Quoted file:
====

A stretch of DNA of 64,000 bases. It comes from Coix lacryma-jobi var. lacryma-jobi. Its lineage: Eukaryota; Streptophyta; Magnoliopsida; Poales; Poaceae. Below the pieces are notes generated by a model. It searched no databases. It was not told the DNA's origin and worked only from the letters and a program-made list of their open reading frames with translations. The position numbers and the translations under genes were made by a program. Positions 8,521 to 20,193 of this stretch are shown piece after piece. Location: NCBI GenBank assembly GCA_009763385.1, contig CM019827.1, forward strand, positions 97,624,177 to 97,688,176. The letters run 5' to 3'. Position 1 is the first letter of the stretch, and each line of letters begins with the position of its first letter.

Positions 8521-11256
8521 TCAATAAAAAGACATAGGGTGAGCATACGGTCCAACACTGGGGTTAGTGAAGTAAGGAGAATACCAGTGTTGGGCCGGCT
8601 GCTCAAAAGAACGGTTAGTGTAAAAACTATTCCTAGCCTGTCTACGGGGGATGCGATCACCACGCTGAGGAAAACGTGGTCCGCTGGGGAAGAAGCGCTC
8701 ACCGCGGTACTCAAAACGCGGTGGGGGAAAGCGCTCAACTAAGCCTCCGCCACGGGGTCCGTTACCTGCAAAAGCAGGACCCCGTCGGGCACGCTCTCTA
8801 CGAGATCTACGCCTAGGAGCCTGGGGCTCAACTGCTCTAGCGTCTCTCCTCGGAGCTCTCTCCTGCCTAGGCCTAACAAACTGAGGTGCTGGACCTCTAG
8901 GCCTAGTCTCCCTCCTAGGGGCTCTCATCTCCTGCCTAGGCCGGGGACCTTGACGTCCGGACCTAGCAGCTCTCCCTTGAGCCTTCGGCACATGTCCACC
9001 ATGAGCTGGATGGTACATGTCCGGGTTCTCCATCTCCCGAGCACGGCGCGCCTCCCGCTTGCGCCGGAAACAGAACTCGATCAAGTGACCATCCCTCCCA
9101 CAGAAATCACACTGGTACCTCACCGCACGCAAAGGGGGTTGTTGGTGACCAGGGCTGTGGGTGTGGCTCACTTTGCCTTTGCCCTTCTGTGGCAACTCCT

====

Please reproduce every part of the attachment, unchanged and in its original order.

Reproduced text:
A stretch of DNA of 64,000 bases. It comes from Coix lacryma-jobi var. lacryma-jobi. Its lineage: Eukaryota; Streptophyta; Magnoliopsida; Poales; Poaceae. Below the pieces are notes generated by a model. It searched no databases. It was not told the DNA's origin and worked only from the letters and a program-made list of their open reading frames with translations. The position numbers and the translations under genes were made by a program. Positions 8,521 to 20,193 of this stretch are shown piece after piece. Location: NCBI GenBank assembly GCA_009763385.1, contig CM019827.1, forward strand, positions 97,624,177 to 97,688,176. The letters run 5' to 3'. Position 1 is the first letter of the stretch, and each line of letters begins with the position of its first letter.

Positions 8521-11256
8521 TCAATAAAAAGACATAGGGTGAGCATACGGTCCAACACTGGGGTTAGTGAAGTAAGGAGAATACCAGTGTTGGGCCGGCT
8601 GCTCAAAAGAACGGTTAGTGTAAAAACTATTCCTAGCCTGTCTACGGGGGATGCGATCACCACGCTGAGGAAAACGTGGTCCGCTGGGGAAGAAGCGCTC
8701 ACCGCGGTACTCAAAACGCGGTGGGGGAAAGCGCTCAACTAAGCCTCCGCCACGGGGTCCGTTACCTGCAAAAGCAGGACCCCGTCGGGCACGCTCTCTA
8801 CGAGATCTACGCCTAGGAGCCTGGGGCTCAACTGCTCTAGCGTCTCTCCTCGGAGCTCTCTCCTGCCTAGGCCTAACAAACTGAGGTGCTGGACCTCTAG
8901 GCCTAGTCTCCCTCCTAGGGGCTCTCATCTCCTGCCTAGGCCGGGGACCTTGACGTCCGGACCTAGCAGCTCTCCCTTGAGCCTTCGGCACATGTCCACC
9001 ATGAGCTGGATGGTACATGTCCGGGTTCTCCATCTCCCGAGCACGGCGCGCCTCCCGCTTGCGCCGGAAACAGAACTCGATCAAGTGACCATCCCTCCCA
9101 CAGAAATCACACTGGTACCTCACCGCACGCAAAGGGGGTTGTTGGTGACCAGGGCTGTGGGTGTGGCTCACTTTGCCTTTGCCCTTCTGTGGCAACTCCT